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1

I don't have the research but in my own experience (also opinion) it gives the user a reference and easier recognition of the nav or tertiary content to main content. Even more important I believe on the side of UX; a visual hierarchy and focus to the main by giving a darker, to less dark nav and tertiary controls, to light main areas gives the user a ...


1

EDIT: I realized that my answer is much like Stephen Keable's. Don't know how I missed his! Will you only have users from US and UK? I'm from Sweden and my address neither contain a province nor a state. If this is a webform you could do a geo IP detection to detect the country and then use this information to automatically change the form. If for some ...


0

Rather than using the Checkbox to decide, could you perhaps initially show just a country drop down. Which after selecting shows the other fields and appropriate labels for the selected country. Try this fiddle for an example You could even pre select the country option based on IP address (with ability to override). I would also recommend using drop ...


0

dThe first rule of navigation is that when you hide information, its usability declines precipitously. This rule becomes exaggerated when we are talking about navigation clicks (mobile) as opposed to hovers (desktop). So the TL;DR version is - no it's not a very good idea in most cases. Let's start easy - where is it okay to have deep nesting, even in ...


1

If I am correct in understanding your question, you want to avoid users from downloading content only to realize after download that its the same. The concept of visited links has been around from a very long time. In today's world with greater browser capabilities, devices becoming more personal and the ability of cookies to store lot more defaults you ...


2

Looking at your hierarchy tree I'd say that it could be easily transfered over to a similar hierarchy that is used in the Google Play app. There you have a Home with in line entry points to the Main areas (Eg. Apps, Games, Music, etc..). Under each Main area you have tabs to list content within that area in different fashions (Eg. Categories, Best ...


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Short Answer: They never intersect, as described, at a single "hail mary" point. They are different elements of the same process and should coexist together as part of that process. In the cases where one may be dependent on the other, the most ideal situation is that Information Architecture would guide the Software Architecture. Long Answer: When you ...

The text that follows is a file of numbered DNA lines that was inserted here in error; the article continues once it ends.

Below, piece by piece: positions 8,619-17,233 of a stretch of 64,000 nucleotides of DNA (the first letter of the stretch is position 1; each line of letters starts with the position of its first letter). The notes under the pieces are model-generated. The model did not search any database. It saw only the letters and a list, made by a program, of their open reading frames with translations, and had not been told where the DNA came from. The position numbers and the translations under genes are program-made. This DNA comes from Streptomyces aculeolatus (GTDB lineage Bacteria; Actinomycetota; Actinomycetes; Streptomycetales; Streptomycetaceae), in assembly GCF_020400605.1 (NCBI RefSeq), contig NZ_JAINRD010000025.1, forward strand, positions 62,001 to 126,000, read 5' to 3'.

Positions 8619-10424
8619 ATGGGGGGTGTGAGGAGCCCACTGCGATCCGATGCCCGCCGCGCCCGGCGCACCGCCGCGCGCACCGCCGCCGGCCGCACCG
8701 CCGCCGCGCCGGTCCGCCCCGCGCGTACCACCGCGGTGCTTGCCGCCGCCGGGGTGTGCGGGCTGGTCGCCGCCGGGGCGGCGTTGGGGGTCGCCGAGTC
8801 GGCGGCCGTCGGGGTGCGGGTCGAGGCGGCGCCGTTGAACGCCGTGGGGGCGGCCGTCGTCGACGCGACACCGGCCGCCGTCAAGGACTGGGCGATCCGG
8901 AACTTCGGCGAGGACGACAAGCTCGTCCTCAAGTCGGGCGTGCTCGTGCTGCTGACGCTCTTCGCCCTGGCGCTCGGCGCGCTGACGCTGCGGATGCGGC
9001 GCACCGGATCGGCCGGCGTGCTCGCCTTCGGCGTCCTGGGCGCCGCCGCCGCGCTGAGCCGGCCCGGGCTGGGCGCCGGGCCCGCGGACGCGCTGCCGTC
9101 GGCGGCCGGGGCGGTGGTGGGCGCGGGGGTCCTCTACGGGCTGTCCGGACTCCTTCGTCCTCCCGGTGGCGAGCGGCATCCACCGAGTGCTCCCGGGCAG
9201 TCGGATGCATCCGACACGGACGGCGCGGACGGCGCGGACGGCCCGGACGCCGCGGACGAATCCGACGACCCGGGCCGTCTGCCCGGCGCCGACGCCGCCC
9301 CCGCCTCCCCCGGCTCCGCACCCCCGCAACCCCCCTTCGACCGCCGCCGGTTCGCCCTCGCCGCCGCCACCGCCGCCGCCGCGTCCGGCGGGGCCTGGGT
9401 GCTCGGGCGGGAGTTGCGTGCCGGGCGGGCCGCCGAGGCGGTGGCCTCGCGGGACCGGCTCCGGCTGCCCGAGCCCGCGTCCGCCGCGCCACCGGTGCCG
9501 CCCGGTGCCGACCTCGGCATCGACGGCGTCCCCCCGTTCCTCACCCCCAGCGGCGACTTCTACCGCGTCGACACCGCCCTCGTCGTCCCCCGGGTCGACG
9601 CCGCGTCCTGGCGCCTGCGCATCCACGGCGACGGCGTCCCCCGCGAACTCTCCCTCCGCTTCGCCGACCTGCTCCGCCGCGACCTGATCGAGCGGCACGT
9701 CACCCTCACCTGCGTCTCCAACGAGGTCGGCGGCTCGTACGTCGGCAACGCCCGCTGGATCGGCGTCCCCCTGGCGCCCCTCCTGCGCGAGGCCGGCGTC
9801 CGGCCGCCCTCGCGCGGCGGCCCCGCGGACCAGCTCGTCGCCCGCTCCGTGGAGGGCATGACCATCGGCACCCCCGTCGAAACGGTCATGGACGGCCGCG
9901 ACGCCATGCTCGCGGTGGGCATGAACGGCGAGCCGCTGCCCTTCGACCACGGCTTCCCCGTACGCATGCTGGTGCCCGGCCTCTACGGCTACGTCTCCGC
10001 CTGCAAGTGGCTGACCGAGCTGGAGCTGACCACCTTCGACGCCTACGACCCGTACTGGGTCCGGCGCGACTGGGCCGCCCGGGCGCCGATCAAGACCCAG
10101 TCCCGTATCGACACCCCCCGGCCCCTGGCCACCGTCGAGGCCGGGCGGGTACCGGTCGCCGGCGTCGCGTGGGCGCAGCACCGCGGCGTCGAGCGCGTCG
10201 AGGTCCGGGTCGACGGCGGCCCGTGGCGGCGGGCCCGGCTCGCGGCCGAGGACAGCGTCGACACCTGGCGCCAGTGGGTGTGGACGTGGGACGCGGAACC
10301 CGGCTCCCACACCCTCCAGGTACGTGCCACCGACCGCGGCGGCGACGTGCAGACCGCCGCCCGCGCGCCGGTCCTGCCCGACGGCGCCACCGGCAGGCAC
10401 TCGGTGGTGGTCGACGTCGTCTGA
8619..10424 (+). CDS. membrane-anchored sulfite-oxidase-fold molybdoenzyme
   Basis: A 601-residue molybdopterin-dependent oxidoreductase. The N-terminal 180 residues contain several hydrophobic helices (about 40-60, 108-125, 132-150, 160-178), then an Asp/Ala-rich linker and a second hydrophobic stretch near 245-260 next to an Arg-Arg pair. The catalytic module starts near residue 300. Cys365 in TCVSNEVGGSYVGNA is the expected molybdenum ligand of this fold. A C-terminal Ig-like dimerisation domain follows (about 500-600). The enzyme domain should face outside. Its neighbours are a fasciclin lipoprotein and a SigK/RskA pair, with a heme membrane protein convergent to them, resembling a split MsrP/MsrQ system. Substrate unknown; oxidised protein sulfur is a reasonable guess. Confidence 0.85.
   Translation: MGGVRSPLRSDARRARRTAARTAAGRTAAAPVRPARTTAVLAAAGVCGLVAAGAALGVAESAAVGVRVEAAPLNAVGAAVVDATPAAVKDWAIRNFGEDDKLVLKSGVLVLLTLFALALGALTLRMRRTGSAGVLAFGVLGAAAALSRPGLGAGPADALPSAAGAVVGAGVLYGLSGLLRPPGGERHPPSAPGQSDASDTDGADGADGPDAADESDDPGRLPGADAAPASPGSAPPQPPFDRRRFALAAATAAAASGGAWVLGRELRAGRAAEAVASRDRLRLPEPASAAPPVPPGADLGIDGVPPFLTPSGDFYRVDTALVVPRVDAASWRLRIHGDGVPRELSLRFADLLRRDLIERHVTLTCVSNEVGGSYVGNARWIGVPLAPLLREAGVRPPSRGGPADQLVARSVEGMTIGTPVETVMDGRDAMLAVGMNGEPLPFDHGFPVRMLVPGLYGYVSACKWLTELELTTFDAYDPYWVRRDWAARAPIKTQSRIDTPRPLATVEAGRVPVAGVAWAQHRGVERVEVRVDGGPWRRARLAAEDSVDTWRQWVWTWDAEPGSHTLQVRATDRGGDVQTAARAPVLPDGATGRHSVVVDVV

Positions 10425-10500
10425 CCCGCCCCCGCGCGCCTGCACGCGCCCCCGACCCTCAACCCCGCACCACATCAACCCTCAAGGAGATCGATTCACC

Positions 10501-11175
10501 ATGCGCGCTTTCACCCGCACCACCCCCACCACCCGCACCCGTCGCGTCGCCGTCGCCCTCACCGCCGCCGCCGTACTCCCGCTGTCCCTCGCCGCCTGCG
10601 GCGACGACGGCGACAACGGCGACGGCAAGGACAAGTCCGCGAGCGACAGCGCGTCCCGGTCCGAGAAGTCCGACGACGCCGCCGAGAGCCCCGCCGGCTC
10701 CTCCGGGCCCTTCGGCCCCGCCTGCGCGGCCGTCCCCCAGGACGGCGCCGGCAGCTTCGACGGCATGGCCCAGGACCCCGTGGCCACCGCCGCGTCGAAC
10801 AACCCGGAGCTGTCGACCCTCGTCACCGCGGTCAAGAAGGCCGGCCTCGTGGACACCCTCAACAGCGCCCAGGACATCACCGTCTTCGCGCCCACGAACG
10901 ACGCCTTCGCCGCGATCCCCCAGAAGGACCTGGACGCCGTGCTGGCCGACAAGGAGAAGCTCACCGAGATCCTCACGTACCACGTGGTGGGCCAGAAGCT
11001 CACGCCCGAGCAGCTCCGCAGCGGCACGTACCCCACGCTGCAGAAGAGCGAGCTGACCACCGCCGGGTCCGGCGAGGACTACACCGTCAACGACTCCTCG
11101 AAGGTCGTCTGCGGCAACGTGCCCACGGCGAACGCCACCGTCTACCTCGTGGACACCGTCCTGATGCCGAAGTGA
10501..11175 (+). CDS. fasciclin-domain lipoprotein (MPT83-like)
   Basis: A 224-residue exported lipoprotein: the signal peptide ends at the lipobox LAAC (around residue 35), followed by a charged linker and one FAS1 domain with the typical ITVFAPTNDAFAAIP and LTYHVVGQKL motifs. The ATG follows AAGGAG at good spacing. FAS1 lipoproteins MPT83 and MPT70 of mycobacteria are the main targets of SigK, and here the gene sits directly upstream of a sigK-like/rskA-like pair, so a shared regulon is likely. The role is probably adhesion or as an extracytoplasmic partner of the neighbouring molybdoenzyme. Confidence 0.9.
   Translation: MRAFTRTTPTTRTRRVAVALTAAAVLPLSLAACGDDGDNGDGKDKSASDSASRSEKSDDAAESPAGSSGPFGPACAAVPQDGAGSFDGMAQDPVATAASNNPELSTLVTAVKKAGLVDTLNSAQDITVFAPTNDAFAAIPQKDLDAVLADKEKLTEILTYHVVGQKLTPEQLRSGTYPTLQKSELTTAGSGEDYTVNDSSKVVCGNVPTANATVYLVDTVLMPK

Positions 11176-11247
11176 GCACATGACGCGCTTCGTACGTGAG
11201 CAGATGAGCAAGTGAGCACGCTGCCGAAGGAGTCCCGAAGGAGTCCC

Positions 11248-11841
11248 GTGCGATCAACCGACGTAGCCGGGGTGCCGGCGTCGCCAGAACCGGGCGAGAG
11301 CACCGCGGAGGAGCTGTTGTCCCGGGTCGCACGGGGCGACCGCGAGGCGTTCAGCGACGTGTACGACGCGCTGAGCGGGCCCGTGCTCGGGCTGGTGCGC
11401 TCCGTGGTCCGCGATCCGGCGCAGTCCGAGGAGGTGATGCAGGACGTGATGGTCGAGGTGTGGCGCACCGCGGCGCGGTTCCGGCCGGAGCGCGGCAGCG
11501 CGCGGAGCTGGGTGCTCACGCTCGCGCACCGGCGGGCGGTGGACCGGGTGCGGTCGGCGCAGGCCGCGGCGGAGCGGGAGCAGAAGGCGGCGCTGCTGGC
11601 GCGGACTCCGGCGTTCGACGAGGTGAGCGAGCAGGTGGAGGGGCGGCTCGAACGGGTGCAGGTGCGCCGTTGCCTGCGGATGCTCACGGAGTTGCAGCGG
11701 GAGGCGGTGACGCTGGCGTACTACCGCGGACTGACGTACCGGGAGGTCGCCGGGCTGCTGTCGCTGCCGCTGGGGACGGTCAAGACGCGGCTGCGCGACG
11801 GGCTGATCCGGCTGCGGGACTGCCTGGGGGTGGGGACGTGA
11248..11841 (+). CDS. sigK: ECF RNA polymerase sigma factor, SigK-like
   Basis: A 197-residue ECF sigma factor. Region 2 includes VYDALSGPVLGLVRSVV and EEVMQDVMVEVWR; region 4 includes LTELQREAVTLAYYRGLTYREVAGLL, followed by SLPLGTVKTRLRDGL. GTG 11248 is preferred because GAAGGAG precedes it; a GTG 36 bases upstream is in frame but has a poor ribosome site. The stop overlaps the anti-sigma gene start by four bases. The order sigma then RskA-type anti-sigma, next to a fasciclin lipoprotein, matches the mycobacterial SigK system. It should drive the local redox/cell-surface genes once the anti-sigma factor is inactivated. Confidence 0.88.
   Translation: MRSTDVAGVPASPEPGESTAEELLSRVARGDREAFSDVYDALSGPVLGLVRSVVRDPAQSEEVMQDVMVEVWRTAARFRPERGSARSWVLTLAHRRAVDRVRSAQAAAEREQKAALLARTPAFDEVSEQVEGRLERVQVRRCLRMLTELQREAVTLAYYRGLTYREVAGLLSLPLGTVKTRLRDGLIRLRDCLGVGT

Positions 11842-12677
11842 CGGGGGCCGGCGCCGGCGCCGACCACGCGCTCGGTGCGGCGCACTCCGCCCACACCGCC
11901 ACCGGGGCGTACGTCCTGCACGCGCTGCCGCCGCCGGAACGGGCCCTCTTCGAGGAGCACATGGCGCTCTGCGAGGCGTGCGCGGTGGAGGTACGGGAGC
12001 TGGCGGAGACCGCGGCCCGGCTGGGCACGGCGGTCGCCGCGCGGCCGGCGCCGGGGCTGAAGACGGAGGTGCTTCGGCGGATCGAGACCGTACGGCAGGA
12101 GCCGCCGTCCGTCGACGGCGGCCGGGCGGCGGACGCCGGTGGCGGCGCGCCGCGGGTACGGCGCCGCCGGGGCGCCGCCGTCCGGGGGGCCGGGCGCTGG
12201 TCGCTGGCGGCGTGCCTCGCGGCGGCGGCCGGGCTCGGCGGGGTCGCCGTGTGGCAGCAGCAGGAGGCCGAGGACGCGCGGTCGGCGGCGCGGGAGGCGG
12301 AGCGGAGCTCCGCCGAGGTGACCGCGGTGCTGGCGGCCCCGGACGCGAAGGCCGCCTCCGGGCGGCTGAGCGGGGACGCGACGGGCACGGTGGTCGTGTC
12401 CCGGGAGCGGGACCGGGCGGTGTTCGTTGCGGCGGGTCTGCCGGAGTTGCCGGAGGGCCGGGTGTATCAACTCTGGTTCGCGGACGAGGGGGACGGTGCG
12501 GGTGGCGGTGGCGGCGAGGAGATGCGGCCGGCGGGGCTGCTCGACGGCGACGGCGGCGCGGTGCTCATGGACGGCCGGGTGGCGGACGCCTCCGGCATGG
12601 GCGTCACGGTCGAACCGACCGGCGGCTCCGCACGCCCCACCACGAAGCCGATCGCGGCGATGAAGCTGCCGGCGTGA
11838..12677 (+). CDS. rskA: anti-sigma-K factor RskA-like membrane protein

1

I have met, designed and prefer the first option where you separate the two sites, especially for back-end it's a clear division (less misunderstandings will occur between you and tech in development phase). However in communication it has to be in the first contact for both B2C & B2B: -home page: if you communicate both the user will understand that ...


-2

You might want to separate the two site as your b2c customers might not what to feel like cattle to your b2b consumers...


0

Your suggestions c and d are closest to the mark. Your primary goal of avoiding duplicate content is a good one. Having repetitive sections on three important pages will compromise their ability to individually rank for any given keyword, and there's also the UX angle - once a reader realizes sections are duplicate they'll start to ignore them, and possibly ...


2

There are a number of methods you could use in order to make sure the navigation works. First you could do a tree test to make sure that you really are having a navigation problem since you say that you have just heard it. You could also do a classic task-based usability study on the site design to be sure that it's no a interface problem. You could ...


0

If you're having trouble defining the categories, maybe it's because they don't exist. Categories are only useful when they will be obvious to the users of your site--in which case they would probably be obvious to you, as well. Think of the grocery store. If you want lettuce, you know to head for produce. If you want ground beef, you know to go to the ...


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Another option is the following scheme: Location Tabs List of all opportunities for that location w/ search controls to display only one kind of opportunity or a combination of a few.


0

If I were using the quote tool, I'd want it to work the way you're describing. The main focal point (correct me if I'm wrong) is the camera quantity. Let me choose the number of cameras, then show me a list of compatible DVRs.



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